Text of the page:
In general, one would never associate ‘muggu’ and ‘elections’ with each other. Neither did we, until Aditya decided to contest for the post of SGS in our fourth year. Together, we worked out an unconventional manifesto (of course, in LaTeX) and helped him through the election campaign. Listening to students’ opinions and comments to the proposals was a great learning experience in itself. We learnt that, by being an integral part of an election campaign, one can broaden his or her perspectives about issues in insti.
Since a trip to Tada wasn’t enough, we decided to go trekking in the Himalayas in our 4th year. The moment we finished booking the tickets, we were all very excited and T-man (Prateek) was so happy that he started dancing and singing his favourite Taramani temple songs (some of you unlucky enough to be in hostels near Tarams might know how these go: Nama Sivaaya, nama sivaya, om nama sivaya… ad infinitum). We had some amazing (and some incredibly scary!) experiences on the trek. Getting rid of an army of caterpillars in the tent at night, singing the Kolaveri Di song completely out of tune and making fools of ourselves in front of the rest of the trekkers, rock-climbing and rappelling in the mountains, playing cricket in a beautiful grassy meadow surrounded by snowy mountains at 12,000 ft., waking up at 3 am in the night to see the Milky Way galaxy in the sky, getting drenched in the rain in a speedy road-trip in the back of an open truck on the curvy mountain roads, crossing dangerous bridges and glaciers in the middle of forests, chanting motivational (and often insulting) slogans to encourage each other as we walked, chasing away rats from eating our chocolates, the list goes on and on; we just had an unimaginably great time on this trek.
Perhaps the most interesting (and scary!) part of the Himalayan trek came on the penultimate day. We had to walk on some dangerously slippery snow for almost 10 hours, and there were heavy hailstorms and rain which made our journey even more difficult. The place where we had to cross the Chanderkhani pass was the most mindblowing; the snow-clad mountains were almost vertical and there was a small path in the mountains just wide enough for one person to walk. If we were to slip and slide, we would have gone tumbling down the mountainside. The snow was extremely slippery and our vision was blurred due to a heavy hailstorm. We were all in a line, one behind the other and started chanting “Heel! Heel!” as a reminder that we had to stick our heels in the snow to walk without slipping. The chant was like a prayer to God to get us through this and helped those of us who were scared to death remain calm. After safely crossing it, all we could think of that day were hot cheese burst pizzas from Dominos (we gorged on them once we came back from the trek, and they’ve never tasted better).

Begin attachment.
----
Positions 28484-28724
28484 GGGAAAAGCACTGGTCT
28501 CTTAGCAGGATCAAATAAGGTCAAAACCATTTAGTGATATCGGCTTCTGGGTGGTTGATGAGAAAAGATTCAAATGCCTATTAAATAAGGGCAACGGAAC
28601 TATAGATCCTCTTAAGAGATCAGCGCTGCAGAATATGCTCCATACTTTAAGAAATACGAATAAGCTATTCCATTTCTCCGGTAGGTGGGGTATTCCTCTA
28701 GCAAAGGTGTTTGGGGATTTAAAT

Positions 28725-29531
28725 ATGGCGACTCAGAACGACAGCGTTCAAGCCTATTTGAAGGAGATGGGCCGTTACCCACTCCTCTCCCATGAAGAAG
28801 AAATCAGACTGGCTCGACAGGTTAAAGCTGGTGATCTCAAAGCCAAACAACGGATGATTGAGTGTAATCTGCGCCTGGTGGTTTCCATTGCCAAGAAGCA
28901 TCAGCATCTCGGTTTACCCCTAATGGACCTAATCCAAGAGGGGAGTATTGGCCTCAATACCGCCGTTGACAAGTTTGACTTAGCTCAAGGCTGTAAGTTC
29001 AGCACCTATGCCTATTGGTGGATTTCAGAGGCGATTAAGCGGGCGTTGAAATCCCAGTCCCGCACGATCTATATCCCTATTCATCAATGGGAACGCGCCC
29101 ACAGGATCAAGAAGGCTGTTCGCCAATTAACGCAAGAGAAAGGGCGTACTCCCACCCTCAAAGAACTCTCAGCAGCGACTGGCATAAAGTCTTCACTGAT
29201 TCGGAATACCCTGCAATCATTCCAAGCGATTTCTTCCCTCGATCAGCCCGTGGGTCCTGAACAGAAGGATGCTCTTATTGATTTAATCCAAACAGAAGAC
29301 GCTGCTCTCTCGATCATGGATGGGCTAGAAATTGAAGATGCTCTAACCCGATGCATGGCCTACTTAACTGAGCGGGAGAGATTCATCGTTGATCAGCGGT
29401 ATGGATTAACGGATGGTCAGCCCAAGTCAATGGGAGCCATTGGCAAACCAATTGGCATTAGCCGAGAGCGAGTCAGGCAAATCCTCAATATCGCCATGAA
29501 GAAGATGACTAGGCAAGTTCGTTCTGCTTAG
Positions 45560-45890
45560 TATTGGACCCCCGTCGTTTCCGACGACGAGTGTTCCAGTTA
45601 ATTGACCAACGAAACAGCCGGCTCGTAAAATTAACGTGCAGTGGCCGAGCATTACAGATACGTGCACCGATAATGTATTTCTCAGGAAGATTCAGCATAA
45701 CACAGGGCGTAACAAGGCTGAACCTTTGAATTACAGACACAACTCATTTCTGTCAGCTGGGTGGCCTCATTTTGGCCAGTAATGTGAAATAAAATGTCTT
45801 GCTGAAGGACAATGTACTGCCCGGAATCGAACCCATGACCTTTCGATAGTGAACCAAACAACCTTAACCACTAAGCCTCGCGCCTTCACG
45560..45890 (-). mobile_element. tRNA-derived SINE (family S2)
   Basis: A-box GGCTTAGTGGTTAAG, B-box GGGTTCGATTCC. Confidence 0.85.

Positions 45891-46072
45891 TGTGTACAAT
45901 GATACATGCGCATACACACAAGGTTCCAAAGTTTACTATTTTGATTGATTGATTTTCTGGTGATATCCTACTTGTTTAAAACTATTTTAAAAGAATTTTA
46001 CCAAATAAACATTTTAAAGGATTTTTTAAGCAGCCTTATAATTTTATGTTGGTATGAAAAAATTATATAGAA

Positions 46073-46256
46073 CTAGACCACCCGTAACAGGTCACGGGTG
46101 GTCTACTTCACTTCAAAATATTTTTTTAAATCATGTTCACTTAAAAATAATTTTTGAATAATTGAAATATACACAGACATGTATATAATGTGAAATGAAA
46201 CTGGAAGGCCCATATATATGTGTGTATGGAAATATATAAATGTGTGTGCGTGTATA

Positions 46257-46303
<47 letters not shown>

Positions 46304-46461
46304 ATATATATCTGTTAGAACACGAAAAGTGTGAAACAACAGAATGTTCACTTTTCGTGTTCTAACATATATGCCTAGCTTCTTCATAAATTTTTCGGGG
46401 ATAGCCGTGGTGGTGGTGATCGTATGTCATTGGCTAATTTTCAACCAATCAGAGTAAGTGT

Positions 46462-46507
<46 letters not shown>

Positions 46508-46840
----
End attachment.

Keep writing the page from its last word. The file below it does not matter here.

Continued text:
The trek brought all of us closer than ever and created a bond that will last forever. Going trekking in the Himalayas with your wingmates is one of the best ways to bring your time together in insti to a close, since you can’t do anything but talk to each other for a break, swapping old stories and creating new memories. So, the Muggu Wing recommends a dangerous and uncomfortable Himalayan trek to all of you.
IIT Madras changed us all collectively. The JEE taught us what we’re capable of as individuals. IIT took it a step further and taught us what we’re capable of as a team. It’s amazing what you can accomplish when you put a group of smart and motivated people together. If we hadn’t been in the particular wing that we happened to end up in or if we had been in different classes, many of us would have been different people. Our personalities and mental make-ups are linear superpositions of each other, in some sense.
Some things at IITM were easy, others were hard. But the hardest thing of all was leaving. We couldn’t gather the nerve to actually say goodbye, so we made this video to remind us of our days in insti and to allow us to relive at least a pale imitation of those moments. Nothing left to say now except, thank you and see you again, IIT Madras!